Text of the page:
Hamid Karzai's Rebellion
By Robert Dreyfuss
15 April, 2010
In the 1960s, Grace Slick of Jefferson Airplane sang, in "White Rabbit," about when "the men on the chessboard get up and tell you where to go." Now, in a surreal, through-the-looking-glass moment, President Hamid Karzai of Afghanistan, the almost classic definition of a pawn, has done exactly that. In a series of angry, frustrated outbursts, Karzai has declared that the United States is acting like an invader and occupier, that "there is a thin curtain between invasion and cooperation-assistance," that the heavy-handed US and NATO military operations could transform the insurgency into a "national resistance" and that he himself might throw in his lot with the Taliban. He said, not without reason, that the Obama administration was trying to undercut his efforts to reach a settlement with the Taliban. And an Afghan who attended a meeting with Karzai told the New York Times, "He believes that America is trying to dominate the region, and that he is the only one who can stand up to them."
The idea that the urbane Karzai, educated in India, might join the Taliban is highly unlikely. Installed in 2001 with US support, Karzai has acquired a well-deserved reputation for tolerating rampant corruption and for making power-sharing deals with violent warlords. And he was almost universally accused of engineering widespread fraud during his re-election bid last August. Still, he has a point, and although he is at best an imperfect vehicle to represent nationalist opinion, Karzai is accurately reflecting the feelings of an increasing number of Afghans about the US occupation, now in its ninth year--feelings no doubt inflamed by recent Afghan government allegations that US Special Operations forces tampered with evidence to cover up their killing of civilian women near Gardez.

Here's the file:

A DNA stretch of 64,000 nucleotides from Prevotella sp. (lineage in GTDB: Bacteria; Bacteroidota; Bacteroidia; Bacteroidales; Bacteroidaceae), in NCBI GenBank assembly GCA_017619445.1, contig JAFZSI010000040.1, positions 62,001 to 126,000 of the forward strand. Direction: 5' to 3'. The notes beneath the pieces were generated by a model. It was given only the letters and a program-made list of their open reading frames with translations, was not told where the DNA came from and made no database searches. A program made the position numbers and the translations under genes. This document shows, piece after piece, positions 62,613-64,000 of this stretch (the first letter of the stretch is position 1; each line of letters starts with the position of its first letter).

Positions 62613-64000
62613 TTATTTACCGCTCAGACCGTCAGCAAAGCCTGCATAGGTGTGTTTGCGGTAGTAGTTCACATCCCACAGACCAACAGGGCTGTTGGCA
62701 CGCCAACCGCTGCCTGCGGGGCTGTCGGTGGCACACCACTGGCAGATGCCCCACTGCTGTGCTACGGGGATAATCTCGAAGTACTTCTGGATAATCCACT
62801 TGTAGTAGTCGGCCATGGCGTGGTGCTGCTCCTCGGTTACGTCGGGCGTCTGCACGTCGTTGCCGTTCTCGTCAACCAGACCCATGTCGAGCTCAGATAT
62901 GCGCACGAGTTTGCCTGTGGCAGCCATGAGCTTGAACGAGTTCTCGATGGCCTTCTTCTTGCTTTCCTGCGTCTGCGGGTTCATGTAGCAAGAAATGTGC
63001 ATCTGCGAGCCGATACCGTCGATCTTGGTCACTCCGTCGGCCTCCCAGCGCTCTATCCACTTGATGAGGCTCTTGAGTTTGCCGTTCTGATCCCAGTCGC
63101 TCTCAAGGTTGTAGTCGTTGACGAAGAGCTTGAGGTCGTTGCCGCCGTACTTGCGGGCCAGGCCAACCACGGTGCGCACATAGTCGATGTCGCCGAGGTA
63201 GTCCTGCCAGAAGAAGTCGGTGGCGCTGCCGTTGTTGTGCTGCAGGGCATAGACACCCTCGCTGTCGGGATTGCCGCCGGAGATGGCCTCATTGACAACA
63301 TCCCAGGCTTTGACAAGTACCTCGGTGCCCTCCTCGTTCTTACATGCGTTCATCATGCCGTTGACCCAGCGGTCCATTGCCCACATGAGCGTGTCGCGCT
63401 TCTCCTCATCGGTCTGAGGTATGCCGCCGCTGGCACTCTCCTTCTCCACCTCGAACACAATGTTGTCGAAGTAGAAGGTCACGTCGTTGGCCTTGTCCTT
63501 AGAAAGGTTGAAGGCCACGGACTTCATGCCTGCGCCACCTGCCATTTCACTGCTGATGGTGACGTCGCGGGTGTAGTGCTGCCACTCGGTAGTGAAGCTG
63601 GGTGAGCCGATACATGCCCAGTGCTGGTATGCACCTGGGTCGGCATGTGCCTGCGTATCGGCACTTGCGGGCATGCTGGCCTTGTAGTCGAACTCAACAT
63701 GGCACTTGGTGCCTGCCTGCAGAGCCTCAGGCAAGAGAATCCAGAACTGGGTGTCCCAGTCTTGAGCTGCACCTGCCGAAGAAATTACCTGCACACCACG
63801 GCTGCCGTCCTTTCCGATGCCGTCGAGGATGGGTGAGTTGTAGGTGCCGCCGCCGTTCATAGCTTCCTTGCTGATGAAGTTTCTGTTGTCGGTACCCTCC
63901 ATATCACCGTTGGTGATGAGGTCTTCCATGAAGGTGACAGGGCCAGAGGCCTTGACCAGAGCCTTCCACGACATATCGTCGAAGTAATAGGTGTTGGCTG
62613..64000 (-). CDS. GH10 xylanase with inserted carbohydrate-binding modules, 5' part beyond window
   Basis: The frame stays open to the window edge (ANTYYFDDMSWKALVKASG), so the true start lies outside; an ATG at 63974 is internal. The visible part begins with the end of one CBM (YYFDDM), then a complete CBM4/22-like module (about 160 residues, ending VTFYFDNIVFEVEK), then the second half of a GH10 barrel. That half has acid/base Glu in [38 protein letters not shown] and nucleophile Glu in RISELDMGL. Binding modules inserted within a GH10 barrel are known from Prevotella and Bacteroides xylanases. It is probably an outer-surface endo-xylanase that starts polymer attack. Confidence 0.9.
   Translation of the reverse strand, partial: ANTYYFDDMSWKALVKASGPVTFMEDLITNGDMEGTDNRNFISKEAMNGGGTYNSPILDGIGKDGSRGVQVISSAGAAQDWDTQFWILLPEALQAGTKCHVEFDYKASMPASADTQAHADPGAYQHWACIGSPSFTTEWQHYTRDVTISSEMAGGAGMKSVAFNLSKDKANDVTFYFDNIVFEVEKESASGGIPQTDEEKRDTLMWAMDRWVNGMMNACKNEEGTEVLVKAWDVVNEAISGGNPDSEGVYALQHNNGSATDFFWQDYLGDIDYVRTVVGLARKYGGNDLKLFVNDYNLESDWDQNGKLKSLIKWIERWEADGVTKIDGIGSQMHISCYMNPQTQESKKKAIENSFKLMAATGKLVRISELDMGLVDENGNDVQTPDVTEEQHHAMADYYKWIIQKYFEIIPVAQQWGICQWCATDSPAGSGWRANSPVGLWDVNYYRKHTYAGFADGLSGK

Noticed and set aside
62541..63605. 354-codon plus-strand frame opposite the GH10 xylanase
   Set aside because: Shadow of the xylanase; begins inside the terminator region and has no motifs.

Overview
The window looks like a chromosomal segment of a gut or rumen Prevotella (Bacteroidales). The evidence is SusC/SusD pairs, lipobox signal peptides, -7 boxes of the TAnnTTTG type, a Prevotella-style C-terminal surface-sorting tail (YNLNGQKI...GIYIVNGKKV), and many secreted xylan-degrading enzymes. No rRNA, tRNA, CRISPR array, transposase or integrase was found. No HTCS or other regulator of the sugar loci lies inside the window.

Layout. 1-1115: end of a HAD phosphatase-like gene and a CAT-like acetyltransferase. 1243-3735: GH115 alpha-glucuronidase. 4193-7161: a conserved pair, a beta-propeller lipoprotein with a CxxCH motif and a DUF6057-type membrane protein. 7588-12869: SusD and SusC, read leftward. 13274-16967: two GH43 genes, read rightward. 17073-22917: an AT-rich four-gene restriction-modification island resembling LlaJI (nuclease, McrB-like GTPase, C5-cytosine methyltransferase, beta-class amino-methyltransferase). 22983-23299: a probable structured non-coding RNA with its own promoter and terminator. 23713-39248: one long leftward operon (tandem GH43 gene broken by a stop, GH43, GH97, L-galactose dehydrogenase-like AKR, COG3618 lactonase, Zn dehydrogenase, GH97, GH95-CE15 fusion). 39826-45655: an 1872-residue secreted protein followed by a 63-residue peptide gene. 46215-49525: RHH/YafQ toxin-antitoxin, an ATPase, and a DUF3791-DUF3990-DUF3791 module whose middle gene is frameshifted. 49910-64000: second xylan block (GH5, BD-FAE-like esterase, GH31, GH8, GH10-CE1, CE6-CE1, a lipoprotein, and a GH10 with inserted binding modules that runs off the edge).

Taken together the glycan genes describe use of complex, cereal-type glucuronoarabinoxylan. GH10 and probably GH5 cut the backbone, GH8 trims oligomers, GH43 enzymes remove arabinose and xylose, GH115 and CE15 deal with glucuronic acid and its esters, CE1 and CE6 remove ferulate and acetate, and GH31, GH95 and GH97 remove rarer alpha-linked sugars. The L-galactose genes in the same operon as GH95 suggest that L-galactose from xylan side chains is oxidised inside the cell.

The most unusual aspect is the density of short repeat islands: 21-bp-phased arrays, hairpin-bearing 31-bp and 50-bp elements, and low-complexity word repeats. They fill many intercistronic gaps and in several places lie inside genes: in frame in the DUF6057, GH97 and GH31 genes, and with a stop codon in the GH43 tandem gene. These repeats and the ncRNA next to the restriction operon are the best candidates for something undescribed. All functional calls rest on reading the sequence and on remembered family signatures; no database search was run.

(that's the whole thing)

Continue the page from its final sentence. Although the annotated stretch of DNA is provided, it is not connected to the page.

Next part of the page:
Karzai has also launched, apparently without US support, a significant peace initiative. Earlier this year he unexpectedly declared that he would seek to reconcile with top-level Taliban leaders, and he announced his intent to convene a tribal jirga, or council, in May to discuss how to bring the Taliban back into Afghan political life. In March Karzai met with representatives of one of the three main insurgent groups, Gulbuddin Hekmatyar's Islamic Party, whose delegates presented a peace plan predicated on a negotiable withdrawal date for US and NATO forces. The plan, according to the delegation, was also acceptable to the main Taliban leadership.
Despite the oft-repeated claim by US government officials that the war has no military solution, Washington has offered little or no support for Karzai's peace efforts. Adm. Mike Mullen, chairman of the Joint Chiefs of Staff, called Karzai's meetings with Hekmatyar's representatives "premature." American officials have long insisted that US troops must first deliver punishing blows to the Taliban before talks are considered. The Pentagon has telegraphed its plans to launch an all-out offensive to seize control of Taliban-dominated Kandahar beginning in June, following hard upon its mini-offensive to oust the Taliban from Marja, a key district in Helmand province.
But the news on the military front isn't good. Despite the trumpeting of the supposed US victory in Marja--touted as the first concrete demonstration of the effectiveness of the surge of 30,000-plus troops ordered by Obama in December--the situation there is fast unraveling. The Taliban's shadow governor for the region has come back, and the insurgents have "re-seized control and the momentum," according to Maj. James Coffman, a US civil affairs leader in the area. "The Taliban are everywhere," a tribal elder told a reporter on the scene. The United States can't afford too many victories like Marja.